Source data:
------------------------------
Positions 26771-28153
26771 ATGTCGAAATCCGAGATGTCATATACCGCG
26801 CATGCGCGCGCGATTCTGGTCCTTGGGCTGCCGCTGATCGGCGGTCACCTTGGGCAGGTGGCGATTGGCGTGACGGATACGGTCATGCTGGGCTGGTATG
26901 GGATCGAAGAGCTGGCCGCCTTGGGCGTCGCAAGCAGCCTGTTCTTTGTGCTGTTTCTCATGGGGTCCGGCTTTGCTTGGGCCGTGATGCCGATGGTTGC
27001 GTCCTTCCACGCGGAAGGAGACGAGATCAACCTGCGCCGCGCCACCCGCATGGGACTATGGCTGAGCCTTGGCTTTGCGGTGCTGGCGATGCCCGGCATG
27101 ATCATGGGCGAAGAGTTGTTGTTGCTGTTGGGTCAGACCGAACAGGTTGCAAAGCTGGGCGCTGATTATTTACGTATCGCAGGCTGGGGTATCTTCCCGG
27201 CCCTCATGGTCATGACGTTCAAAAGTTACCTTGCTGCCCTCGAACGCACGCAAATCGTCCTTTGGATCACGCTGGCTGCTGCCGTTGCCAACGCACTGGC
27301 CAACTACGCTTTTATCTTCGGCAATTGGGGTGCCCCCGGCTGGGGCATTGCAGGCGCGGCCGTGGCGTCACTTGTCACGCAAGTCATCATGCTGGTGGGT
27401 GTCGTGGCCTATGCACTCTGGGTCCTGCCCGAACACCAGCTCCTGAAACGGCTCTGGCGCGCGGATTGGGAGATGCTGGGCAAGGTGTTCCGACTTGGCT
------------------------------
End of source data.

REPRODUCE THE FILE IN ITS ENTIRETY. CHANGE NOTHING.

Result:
Positions 26771-28153
26771 ATGTCGAAATCCGAGATGTCATATACCGCG
26801 CATGCGCGCGCGATTCTGGTCCTTGGGCTGCCGCTGATCGGCGGTCACCTTGGGCAGGTGGCGATTGGCGTGACGGATACGGTCATGCTGGGCTGGTATG
26901 GGATCGAAGAGCTGGCCGCCTTGGGCGTCGCAAGCAGCCTGTTCTTTGTGCTGTTTCTCATGGGGTCCGGCTTTGCTTGGGCCGTGATGCCGATGGTTGC
27001 GTCCTTCCACGCGGAAGGAGACGAGATCAACCTGCGCCGCGCCACCCGCATGGGACTATGGCTGAGCCTTGGCTTTGCGGTGCTGGCGATGCCCGGCATG
27101 ATCATGGGCGAAGAGTTGTTGTTGCTGTTGGGTCAGACCGAACAGGTTGCAAAGCTGGGCGCTGATTATTTACGTATCGCAGGCTGGGGTATCTTCCCGG
27201 CCCTCATGGTCATGACGTTCAAAAGTTACCTTGCTGCCCTCGAACGCACGCAAATCGTCCTTTGGATCACGCTGGCTGCTGCCGTTGCCAACGCACTGGC
27301 CAACTACGCTTTTATCTTCGGCAATTGGGGTGCCCCCGGCTGGGGCATTGCAGGCGCGGCCGTGGCGTCACTTGTCACGCAAGTCATCATGCTGGTGGGT
27401 GTCGTGGCCTATGCACTCTGGGTCCTGCCCGAACACCAGCTCCTGAAACGGCTCTGGCGCGCGGATTGGGAGATGCTGGGCAAGGTGTTCCGACTTGGCT